Daniel Lawhon of the UT Coalition for Responsible Investment stood before the faculty senate Monday, asking for a partnership in the coalition's fight for divestment at UT.

After calling for a brief moment of silence for the victims of Typhoon Haiyan in the Philippines, Lawhon, a junior in physics and electrical engineering, explained how disasters like the typhoon will only increase if global warming is not battled.

Lawhon and his coalition are calling for UT to divest investments from companies associated with environmentally harmful actions.

Although UT has already committed to being 100 percent carbon neutral by 2061, Lawhon pushed for another step.

"Despite our stance against the long-term use of fossil fuels, our university endowment currently has holdings in a significant number of fossil fuel companies," Lawhon said. "We own the very companies that we work to reduce our dependence upon. It defies basic financial sense to invest in an industry that we not only see as in decline but the decline of which we actually support."

The divestment campaign's goal focuses primarily on working with the university to immediately freeze any new investments in fossil fuel companies, divesting current holdings in fossil fuel companies within five years and creating a subcommittee to work with the board of trustees and evaluate UT's portfolio for socially and environmentally investments.

Nationally, 18 cities, 21 religious institutions, eight universities and two counties have either divested or committed to divest their portfolios from the fossil fuel industry. Given that these schools are private and relatively small, UT would be the first public and the largest university to divest its holdings, should it commit to do so.

"Especially being in the south, being the first SEC school to divest would be an awesome accomplishment," Lawhon said. "We've really got our fingers crossed on that, and we think we can pull it off. Even though it's still a full fight ahead, we've already accomplished a lot in the past year that we're really proud of. I think it's inevitable."

Last spring, the proposal appeared on the SGA ballot to gauge student support. Eighty percent of voters supported the plan.

"We want UT to be a leader in sustainability and start a movement that calls on all campus and other institutions to divest form fossil fuels," said Kristen Collins, a senior in environmental studies.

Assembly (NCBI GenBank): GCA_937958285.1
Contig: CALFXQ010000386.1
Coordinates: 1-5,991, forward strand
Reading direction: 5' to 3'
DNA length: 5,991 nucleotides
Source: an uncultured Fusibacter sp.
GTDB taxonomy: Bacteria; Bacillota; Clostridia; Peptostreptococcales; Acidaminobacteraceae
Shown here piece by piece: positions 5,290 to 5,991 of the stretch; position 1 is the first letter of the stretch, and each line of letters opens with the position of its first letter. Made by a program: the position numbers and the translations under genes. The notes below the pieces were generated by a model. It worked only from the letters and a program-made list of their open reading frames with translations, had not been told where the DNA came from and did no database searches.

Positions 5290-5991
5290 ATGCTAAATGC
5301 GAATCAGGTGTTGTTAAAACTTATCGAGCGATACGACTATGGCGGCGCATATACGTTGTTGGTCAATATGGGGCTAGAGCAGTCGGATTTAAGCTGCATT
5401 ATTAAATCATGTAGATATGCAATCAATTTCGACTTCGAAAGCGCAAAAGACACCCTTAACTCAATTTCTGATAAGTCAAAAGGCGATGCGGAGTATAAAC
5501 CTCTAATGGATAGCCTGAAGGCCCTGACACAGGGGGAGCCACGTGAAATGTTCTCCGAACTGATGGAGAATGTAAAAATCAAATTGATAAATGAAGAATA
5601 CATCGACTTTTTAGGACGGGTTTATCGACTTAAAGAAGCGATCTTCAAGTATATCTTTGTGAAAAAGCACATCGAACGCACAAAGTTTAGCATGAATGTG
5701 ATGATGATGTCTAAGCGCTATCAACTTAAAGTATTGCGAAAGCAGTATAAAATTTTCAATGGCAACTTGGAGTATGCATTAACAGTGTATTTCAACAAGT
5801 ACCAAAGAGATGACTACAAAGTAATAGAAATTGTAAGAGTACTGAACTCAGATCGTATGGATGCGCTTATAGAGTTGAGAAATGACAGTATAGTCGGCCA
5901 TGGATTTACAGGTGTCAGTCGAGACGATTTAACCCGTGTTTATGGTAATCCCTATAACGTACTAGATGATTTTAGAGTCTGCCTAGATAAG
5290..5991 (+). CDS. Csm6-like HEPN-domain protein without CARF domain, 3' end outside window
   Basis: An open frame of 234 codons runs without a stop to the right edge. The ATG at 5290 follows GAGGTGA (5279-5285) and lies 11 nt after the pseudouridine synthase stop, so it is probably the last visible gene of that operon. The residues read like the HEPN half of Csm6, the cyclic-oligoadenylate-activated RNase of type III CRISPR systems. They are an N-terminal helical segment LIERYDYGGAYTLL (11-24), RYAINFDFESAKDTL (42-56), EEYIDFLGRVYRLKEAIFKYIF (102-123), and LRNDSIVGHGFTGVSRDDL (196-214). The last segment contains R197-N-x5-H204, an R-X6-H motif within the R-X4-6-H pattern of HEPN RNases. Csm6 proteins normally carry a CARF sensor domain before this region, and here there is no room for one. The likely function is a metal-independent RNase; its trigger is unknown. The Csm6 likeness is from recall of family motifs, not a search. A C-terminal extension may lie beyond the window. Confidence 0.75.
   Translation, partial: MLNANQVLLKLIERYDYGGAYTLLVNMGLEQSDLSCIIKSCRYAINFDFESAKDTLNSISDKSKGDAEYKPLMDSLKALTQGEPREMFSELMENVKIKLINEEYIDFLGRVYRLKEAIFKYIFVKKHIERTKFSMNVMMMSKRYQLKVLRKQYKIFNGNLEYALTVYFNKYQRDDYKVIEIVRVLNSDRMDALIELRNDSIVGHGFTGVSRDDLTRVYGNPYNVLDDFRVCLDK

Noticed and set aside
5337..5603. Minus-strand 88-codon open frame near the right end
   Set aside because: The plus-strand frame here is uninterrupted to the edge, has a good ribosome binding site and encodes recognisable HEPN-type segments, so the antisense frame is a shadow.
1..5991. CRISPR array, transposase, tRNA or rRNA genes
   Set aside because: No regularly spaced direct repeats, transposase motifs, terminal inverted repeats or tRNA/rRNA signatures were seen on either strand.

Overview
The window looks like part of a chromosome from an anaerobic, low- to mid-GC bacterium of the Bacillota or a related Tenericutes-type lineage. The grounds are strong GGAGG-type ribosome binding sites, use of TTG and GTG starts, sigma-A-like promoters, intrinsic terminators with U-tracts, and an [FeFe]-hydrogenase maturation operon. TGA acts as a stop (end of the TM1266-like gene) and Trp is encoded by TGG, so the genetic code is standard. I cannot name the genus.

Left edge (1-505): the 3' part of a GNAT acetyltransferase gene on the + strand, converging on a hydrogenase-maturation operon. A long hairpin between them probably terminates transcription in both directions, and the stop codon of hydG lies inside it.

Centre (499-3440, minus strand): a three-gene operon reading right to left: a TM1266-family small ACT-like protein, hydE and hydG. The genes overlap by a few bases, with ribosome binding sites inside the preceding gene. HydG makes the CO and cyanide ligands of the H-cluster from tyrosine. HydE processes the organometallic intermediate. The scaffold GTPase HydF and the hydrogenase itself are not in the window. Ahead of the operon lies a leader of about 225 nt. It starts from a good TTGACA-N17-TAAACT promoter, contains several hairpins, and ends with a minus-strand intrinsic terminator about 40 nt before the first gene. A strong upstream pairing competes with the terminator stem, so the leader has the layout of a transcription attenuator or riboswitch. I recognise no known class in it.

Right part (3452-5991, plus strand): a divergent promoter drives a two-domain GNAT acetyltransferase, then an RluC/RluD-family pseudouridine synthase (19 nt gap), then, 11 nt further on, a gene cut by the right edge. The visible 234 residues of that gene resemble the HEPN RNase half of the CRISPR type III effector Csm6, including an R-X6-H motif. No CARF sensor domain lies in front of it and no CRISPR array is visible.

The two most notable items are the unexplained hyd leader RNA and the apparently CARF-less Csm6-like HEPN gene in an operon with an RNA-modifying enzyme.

But several members of the senate questioned the financial stability of this plan. Citing studies reflecting insignificantly different or worse performance, professors of finance noted that preventing the portfolio from investing in a certain type of company could negatively impact the portfolio.

David Golden, president of faculty senate, made a decision to have the plan go through the budget and planning committee to verify its structural and financial stability.

"The faculty senate has a number of committees that take on responsibilities," Golden said. "I've asked the budget and planning committee to take a look at the resolution that the coalition has put forth and hopefully work together to develop some sort of positive way to move forward."

Lawhon agreed with the decision and hopes this will spark partnership between students and faculty. He said it was appropriate to send the plan through the correct channels of faculty senate.

"We're not in a race to get it done," Lawhon said. "Hopefully, we'll see something come out of there similar to what passed through student senate and can be voted on at the next faculty senate meeting."

In the meantime, the coalition will continue to petition on Pedestrian. On Thursday at 8 p.m., the coalition will host a fundraiser with live music at the Birdhouse.

This campaign is a year old and has worked throughout the year to gain momentum via increased involvement with students and faculty.

"We realized that, as students, we have a say in the university's investments and are using that power to ask the university to stop investing in fossil fuels to fight climate change," Collins said. "We believe climate change is the biggest issue of our generation.

"Students want UT to divest from fossil fuels and lead the way to climate solutions."